Back To The Future: It’s Time To Prepare For A Rollback Of Employer Rights At The NLRB
As you prepare for the prospect of a Biden presidency, businesses large and small should consider the potential impact on decision-making and regulatory reform at the National Labor Relations Board (NLRB) – whether or not your workforce is unionized. The new administration can be expected to fulfill promises made to organized labor by rolling back Trump Board measures that have inured to the benefit of unionized and non-union employers alike. As made clear in a recent campaign position paper, President-elect Biden plans to push for adoption of pro-union elements within the Protecting the Right to Organize Act (PRO Act) passed by the House earlier this year as a cornerstone of his Administration’s regulatory labor agenda.
It remains to be seen what a Biden presidency could ultimately achieve on behalf of organized labor, but the answer may turn upon the outcome of the upcoming Georgia runoff elections for the final two U.S. Senators. Even if the Senate remains in Republican hands, however, employers can expect a Board comprised primarily of Democrat appointees to ultimately reverse dozens of Trump-era decisions and regulations in an effort to reinstate doctrine established under the Obama administration. While this effort is unlikely to unfold in earnest until a Board majority reverts back to the Democrats in August 2021, we can certainly assume that the more employer-friendly agency we have seen over the past four years will become a distant memory by this time next year.
It should come as no surprise that the next administration wants to put its own imprimatur on national labor policies. For much of its history, the NLRB has effectuated change in labor policy primarily by using its decision-making authority to establish new precedent. Ironically, the Obama Board set about to make its own mark by overturning a number of cases decided by the prior regime, commencing approximately one year into the President’s first term of office. While it remains to be seen how far the Biden administration’s agenda will go in this direction, there is reason to believe that it will ultimately exceed the pro-labor accomplishments of the Obama Board.
Who’s In Charge – And When?
Over the past four years, the Trump Board has swept aside scores of controversial decisions in an effort to reinstate long-standing precedent. Beginning in late 2017, a Republican Board majority, joined by General Counsel Peter Robb, began tackling high-profile labor issues through the exercise of its rulemaking and decision-making authority. Since then, the agency has succeeded in upending the “quickie election” rules and overturning dozens of decisions that were adverse to employer interests.
That pendulum is now poised to swing back in dramatic fashion as the next administration prepares to undo these changes – and perhaps take the agency even further down the trail blazed by the Obama Board. What will be the primary labor relations objectives of the Biden administration? How would a Democratic-controlled NLRB attempt to implement big labor’s wish-list? And when can employers begin to feel the impact?
At the outset, it’s important to remember that the Democrats are unlikely to assume control of the Board before Member Emanuel’s term expires on August 27, 2021. President-elect Biden would have authority to appoint lone Democrat Board member Lauren McFerran to serve as Chair of the NLRB upon taking office, but her party would still be outnumbered 3-to-1 by Republican Board members. Her “first-among-equals” role would entail authority to set agendas and control the direction of some initiatives, but there would be no meaningful opportunities to overturn precedent until Democrats attain a majority.
Meanwhile, General Counsel Peter Robb’s four-year term does not expire until November 2021. Pro-labor groups are already pressuring President-elect Biden to remove Robb from office before then, but the legality of such a move remains questionable. It is more likely that General Counsel Robb (the agency’s top “sheriff”) will serve out the remainder of his term, potentially stymying hopes of significant pro-labor gains until late next year. By next December, however, a Democratic majority could move swiftly to remake Board doctrine in earnest. Going forward, there is much a newly constituted Board could accomplish in the ordinary course of its business to tilt the playing field back in favor of organized labor.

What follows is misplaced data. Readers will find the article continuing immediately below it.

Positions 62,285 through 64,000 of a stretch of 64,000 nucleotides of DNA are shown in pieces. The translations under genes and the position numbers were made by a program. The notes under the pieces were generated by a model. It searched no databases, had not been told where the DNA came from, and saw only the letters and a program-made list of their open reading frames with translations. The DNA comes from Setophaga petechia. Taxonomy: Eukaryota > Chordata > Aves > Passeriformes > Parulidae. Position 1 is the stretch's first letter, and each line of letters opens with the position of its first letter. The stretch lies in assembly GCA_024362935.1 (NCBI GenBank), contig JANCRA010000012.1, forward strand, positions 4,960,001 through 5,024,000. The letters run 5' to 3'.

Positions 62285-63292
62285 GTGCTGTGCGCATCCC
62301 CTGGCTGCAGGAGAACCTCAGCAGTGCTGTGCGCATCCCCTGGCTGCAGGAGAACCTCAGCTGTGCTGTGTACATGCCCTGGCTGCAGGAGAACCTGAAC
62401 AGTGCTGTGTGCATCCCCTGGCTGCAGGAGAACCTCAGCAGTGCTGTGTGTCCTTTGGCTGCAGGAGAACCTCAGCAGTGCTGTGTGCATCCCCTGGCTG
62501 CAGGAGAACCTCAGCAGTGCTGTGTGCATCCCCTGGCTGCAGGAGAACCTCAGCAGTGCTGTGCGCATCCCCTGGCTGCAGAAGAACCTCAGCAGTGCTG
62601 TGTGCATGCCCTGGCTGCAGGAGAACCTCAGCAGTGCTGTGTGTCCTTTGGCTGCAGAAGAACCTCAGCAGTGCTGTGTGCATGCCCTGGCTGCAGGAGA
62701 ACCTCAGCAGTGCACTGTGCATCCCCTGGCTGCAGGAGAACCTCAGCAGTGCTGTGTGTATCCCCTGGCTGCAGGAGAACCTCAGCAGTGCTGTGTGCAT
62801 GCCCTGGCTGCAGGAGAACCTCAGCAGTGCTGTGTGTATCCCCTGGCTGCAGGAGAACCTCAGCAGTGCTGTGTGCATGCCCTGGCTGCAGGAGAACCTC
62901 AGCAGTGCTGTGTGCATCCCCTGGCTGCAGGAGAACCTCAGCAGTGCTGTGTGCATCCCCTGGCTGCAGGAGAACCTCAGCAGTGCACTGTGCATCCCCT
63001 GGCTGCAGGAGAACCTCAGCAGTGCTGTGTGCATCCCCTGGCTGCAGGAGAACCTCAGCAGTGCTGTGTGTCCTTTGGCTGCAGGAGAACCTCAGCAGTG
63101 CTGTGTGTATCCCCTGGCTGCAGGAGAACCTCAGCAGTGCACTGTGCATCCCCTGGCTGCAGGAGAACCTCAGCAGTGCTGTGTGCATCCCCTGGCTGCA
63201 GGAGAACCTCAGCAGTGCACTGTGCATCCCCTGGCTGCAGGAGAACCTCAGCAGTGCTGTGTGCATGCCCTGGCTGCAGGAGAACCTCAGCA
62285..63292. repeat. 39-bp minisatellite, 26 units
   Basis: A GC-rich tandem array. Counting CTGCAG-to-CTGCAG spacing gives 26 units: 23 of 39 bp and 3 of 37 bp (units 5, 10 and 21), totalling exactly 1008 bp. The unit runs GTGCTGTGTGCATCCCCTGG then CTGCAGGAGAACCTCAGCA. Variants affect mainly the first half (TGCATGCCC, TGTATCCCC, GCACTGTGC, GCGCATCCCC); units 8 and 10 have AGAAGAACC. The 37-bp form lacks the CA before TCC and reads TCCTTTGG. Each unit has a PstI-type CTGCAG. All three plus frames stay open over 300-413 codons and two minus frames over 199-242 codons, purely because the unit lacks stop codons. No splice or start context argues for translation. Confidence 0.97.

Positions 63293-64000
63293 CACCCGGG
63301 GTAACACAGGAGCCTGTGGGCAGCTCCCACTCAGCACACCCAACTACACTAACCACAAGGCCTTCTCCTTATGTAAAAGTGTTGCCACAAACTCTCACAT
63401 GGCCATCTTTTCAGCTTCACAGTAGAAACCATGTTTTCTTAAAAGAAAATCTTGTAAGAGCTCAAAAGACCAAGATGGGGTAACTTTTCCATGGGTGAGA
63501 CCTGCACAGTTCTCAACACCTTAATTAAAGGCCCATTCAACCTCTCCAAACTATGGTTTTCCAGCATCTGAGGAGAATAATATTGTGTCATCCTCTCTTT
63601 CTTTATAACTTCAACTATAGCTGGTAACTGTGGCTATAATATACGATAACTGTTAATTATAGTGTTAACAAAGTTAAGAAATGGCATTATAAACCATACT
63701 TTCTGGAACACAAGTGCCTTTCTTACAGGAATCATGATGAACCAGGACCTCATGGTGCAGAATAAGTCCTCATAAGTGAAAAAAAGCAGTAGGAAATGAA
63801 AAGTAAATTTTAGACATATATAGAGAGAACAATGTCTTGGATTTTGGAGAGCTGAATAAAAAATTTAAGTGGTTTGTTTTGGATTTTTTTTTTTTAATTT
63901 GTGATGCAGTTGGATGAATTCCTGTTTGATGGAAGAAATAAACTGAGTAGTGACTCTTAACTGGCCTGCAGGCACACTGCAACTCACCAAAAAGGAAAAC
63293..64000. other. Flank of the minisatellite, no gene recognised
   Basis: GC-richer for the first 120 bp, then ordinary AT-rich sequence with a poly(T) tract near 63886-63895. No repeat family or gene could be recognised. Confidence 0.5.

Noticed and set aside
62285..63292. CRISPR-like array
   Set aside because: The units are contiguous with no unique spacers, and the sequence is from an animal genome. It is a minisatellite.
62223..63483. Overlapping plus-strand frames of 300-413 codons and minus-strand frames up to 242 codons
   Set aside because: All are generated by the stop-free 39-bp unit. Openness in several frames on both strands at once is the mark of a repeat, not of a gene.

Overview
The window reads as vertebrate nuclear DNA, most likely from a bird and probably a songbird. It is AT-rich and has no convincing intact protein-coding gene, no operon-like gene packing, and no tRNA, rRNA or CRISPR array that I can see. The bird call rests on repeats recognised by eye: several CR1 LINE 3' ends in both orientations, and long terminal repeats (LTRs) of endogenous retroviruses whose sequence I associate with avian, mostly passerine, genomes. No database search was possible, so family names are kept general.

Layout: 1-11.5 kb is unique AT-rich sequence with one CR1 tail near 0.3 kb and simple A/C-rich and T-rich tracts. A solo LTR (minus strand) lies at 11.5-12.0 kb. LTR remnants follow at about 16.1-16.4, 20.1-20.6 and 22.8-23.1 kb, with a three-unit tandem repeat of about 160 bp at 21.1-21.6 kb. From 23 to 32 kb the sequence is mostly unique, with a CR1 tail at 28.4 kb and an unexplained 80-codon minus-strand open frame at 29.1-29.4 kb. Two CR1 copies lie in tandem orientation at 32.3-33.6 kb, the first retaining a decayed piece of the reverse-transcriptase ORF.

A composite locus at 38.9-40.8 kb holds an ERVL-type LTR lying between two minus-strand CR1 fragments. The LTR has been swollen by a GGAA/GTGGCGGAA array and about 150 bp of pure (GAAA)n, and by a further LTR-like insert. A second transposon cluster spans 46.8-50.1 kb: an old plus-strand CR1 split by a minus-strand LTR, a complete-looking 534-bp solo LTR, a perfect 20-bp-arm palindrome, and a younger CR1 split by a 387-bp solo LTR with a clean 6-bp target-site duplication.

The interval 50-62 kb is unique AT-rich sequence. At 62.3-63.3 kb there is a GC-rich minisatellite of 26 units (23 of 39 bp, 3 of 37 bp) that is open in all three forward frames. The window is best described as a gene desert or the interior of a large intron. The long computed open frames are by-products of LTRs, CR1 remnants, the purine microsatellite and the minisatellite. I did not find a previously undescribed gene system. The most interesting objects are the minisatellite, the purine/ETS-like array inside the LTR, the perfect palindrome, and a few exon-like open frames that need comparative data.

Anticipated Workplace Changes Impacting All Employers
A return to the Obama Board’s guiding principles (and perhaps some of its alumni) should be of some concern to all employers. One hallmark of the Obama Board was an intentional shift to expand its influence over all employees, union and non-union alike. President-elect Biden promises to take up this mantle again, and “appoint members…who will protect, rather than sabotage…workers’ rights.” Employers should prepare for changes in many areas – including the following:
Joint Employer Status
In February 2020, the Board adopted a final rule overturning the Obama Board’s Browning-Ferris decision and fundamentally altering the definition of joint employment. Under the new rule, an employer is only considered a joint employer if it shares or co-determines essential terms and conditions of employment, including wages, benefits, hours of work, hiring, discharge, discipline, supervision, and direction. This test requires that a joint employer actually exercise direct, immediate and regular control over those terms and conditions of employment.
The Board’s 2015 Browning-Ferris decision held that an employer need only have the contractual right to control working conditions – whether or not such control is ever exercised. The PRO Act would formerly codify the Browning-Ferris joint employer standard. Even if the PRO Act does not become law, however, employers can expect the Biden Board to explore other vehicles for returning to the Browning-Ferris standard, including through regulation or by decision making.
Employee vs. Independent Contractor
In January 2019, the Board issued a ruling reaffirming its adherence to traditional common-law factors for determining an individual’s status as employee or independent contractor. This reversed a 2014 Obama Board decision that had modified the test to “severely limit the significance of a worker’s entrepreneurial opportunity for economic gain.” In so doing, the Trump Board returned to a longstanding test and made it easier to classify workers as independent contractors.